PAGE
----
Standing and hitting are two of the most crucial moves you can make in the casino card game of blackjack. You must learn certain strategies, tactics, and rules associated with these blackjack actions to reduce the house edge, beat the dealer, and potentially boost your winning odds.
The action of hitting involves requesting an additional card from the dealer, hoping you will create a stronger hand with it. That said, it pays to know when the optimal time to hit is, but more importantly, what you should not hit when playing blackjack.
When the Blackjack Player Should Not Hit According to Basic Strategy
Once you have received your two-hole cards, you must decide whether you will hit (draw another card) or stay. Sometimes, it makes sense to stand and not hit, meaning you are content with the cards that have been dealt to your hand. In a lot of these cases, you don’t want to draw a card because it will cause your hand to go over 21 (aka bust).
At other times, you don’t want to ask for a card because you think the next card will cause the dealer’s hand to go bust. Either way, it is important to know when not to hit. Thanks to the basic blackjack strategy, it’s easy to know when to stand based on the value of your hand, game rules, and the value of the dealer’s up-card.
Here are instances where the player must not hit:
- When you have a hard hand worth 17, 18, 19, or 20 – If the player’s hand totals 17 through 20, they should not hit regardless of the dealer’s up-card. This is because these hands have a high likelihood of busting on the next additional card.
- When your hand totals 13 or higher, and the dealer is showing a 2 through 6
- When you hold a soft 20 hand (Ace + 9) – This is considered a decent hand that can beat most dealer’s up-cards. Besides, the only card that can improve your hand without bursting is an Ace. The chances of getting an Ace mid-shoe are pretty slim.
- When your hand totals 12 and the dealer’s up-card is a 4, 5, or 6
- When you hold a soft 18 (Ace-7) and the dealer’s up-card is a 2, 7, or 8
- When your hand is an Ace-8 (soft 19) – You should not hit a soft 19 unless you are allowed to double down against the dealer’s up-card of 6. This exception applies to blackjack variants in which the table rules instruct the dealer to hit on soft 17.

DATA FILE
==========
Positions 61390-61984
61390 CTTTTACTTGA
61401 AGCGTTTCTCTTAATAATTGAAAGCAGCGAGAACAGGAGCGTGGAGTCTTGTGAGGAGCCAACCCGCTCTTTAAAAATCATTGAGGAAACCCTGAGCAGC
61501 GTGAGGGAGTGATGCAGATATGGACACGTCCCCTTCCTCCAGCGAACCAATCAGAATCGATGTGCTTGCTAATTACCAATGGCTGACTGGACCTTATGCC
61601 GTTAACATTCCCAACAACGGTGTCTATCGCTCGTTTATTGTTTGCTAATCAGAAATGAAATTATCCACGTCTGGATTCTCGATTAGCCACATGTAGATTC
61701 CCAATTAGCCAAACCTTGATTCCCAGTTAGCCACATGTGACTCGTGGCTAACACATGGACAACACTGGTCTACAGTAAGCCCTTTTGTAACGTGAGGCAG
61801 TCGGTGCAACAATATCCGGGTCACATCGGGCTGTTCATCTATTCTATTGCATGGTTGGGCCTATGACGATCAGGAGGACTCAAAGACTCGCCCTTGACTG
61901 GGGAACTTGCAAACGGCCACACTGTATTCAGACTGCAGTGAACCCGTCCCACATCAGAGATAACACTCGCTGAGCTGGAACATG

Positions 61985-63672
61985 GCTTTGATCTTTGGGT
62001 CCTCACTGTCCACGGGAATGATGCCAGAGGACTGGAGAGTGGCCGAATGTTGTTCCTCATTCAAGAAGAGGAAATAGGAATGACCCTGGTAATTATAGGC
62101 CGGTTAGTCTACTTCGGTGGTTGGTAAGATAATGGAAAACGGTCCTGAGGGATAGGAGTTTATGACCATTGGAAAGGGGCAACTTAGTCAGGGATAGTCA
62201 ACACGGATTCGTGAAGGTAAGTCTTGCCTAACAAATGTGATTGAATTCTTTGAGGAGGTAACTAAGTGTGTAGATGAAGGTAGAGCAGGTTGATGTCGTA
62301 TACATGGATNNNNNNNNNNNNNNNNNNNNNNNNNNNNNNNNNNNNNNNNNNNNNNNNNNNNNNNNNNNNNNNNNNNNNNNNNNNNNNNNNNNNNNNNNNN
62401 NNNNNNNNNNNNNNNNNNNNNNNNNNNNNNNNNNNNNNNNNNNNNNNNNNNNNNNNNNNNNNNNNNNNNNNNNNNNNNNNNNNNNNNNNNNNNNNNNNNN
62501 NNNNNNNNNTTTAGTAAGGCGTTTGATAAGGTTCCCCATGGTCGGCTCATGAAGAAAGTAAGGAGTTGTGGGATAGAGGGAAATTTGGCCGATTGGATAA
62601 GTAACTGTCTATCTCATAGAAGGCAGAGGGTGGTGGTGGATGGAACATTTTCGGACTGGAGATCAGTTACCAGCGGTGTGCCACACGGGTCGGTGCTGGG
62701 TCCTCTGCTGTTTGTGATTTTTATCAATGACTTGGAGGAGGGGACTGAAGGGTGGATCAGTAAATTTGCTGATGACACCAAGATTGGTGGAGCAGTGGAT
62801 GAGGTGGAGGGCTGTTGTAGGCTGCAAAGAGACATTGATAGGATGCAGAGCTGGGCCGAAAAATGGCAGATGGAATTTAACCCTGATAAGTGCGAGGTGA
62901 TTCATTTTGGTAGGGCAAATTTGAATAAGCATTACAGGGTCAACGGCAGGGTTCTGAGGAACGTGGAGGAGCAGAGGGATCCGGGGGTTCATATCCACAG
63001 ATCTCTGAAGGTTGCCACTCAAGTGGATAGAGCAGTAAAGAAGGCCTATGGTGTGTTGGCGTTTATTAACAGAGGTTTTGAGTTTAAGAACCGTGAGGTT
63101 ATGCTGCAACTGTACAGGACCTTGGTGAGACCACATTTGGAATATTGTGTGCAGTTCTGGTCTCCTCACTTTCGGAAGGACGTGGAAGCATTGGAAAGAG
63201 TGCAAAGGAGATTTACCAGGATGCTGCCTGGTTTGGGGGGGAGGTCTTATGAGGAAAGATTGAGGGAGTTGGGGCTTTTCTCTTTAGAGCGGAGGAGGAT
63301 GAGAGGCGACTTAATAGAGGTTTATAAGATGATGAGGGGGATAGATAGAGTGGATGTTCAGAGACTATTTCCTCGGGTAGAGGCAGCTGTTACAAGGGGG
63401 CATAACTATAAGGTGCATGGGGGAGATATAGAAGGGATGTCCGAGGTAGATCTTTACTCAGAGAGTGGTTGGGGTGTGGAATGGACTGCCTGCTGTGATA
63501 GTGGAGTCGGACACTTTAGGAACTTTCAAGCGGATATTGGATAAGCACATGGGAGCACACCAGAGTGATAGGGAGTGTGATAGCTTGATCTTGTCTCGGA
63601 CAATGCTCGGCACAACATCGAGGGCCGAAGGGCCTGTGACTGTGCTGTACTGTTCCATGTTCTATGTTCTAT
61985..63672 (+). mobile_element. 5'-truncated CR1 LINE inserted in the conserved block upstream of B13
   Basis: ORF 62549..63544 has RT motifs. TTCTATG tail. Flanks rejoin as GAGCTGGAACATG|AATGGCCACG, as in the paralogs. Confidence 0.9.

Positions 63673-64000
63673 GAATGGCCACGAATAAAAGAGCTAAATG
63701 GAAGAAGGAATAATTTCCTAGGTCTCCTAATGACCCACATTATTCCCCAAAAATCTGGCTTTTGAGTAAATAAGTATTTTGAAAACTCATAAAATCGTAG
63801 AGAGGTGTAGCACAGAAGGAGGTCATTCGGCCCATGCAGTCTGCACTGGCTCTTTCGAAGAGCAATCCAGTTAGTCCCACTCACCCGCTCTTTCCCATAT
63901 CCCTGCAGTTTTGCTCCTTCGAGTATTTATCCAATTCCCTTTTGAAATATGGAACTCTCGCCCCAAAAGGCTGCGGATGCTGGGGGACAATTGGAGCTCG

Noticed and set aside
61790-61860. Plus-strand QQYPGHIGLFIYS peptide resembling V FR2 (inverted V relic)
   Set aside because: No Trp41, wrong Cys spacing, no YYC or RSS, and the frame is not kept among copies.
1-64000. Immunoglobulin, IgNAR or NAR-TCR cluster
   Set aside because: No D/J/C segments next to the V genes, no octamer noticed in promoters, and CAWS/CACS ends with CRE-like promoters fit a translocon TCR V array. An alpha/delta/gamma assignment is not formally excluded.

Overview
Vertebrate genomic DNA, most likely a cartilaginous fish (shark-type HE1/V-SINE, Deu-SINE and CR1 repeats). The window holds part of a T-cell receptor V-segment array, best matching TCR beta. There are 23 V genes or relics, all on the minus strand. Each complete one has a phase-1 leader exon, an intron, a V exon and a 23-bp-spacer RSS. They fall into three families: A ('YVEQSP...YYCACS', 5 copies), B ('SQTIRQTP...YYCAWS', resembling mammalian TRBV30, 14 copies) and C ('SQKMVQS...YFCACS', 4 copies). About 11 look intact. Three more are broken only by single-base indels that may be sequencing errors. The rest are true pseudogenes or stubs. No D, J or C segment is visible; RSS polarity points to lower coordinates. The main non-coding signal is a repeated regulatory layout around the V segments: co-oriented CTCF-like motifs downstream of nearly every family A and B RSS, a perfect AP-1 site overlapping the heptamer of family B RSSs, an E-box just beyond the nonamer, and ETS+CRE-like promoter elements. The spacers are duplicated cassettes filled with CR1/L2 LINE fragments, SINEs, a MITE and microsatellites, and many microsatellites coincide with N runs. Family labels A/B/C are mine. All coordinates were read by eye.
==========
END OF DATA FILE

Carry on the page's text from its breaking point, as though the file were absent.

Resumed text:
Another instance in which you should not hit with a hand totaling 17 or greater is when the dealer’s up-card is an Ace or 7 through K. Likewise, when you hold a hard 16, you should not hit if the dealer’s up-card is a small card, such as 2-6.
Understanding the difference between a hard and a soft hand is crucial.
Soft hands are the ones with an Ace, which can be counted as either an 11 or a 1. That is because these hands are flexible, and the value can be altered based on your gameplay. Hands that consist of cards other than an Ace are known as hard hands.
What numbers do you not hit on in blackjack?
The numbers you should not hit on in blackjack include:
- Any player’s hand worth 17 or higher (that is, 17, 18, 19, and 20) – It doesn’t matter what the dealer’s up-card is; you should not hit these numbers. That is because your hand has a higher probability of going over 21. They are high numbers, too, so they have a higher chance of beating or tying with the dealer.
- 12 if the dealer is showing a 4, 5, or 6
- 13 against the dealer’s low cards, 2 through 6
- 14 against the dealer’s low cards, 2 through 6
- 15 against the dealer’s low cards, 2 through 6
- 16 when the dealer’s up-card is low (2 through 6)
- Ace-8, Ace-9, and Ace-10 against any dealer’s up-card
- Ace-7 against the dealer’s 2, 7, or 8
- Ace-6 if the dealer’s up-card is a 2
- A pair of 10s – If you hold any pair of 10s, you should not hit no matter what
- A pair of 9s against the dealer’s Ace, 7, or 10
When should you not hit in blackjack?
You should not hit when you’re holding any hand worth 17 points or higher. That’s any 17, 18, 19, or 20 – you should consider standing on these hands despite the dealer’s up-card. It doesn’t matter if the dealer must stay or hit on soft 17; you must not hit.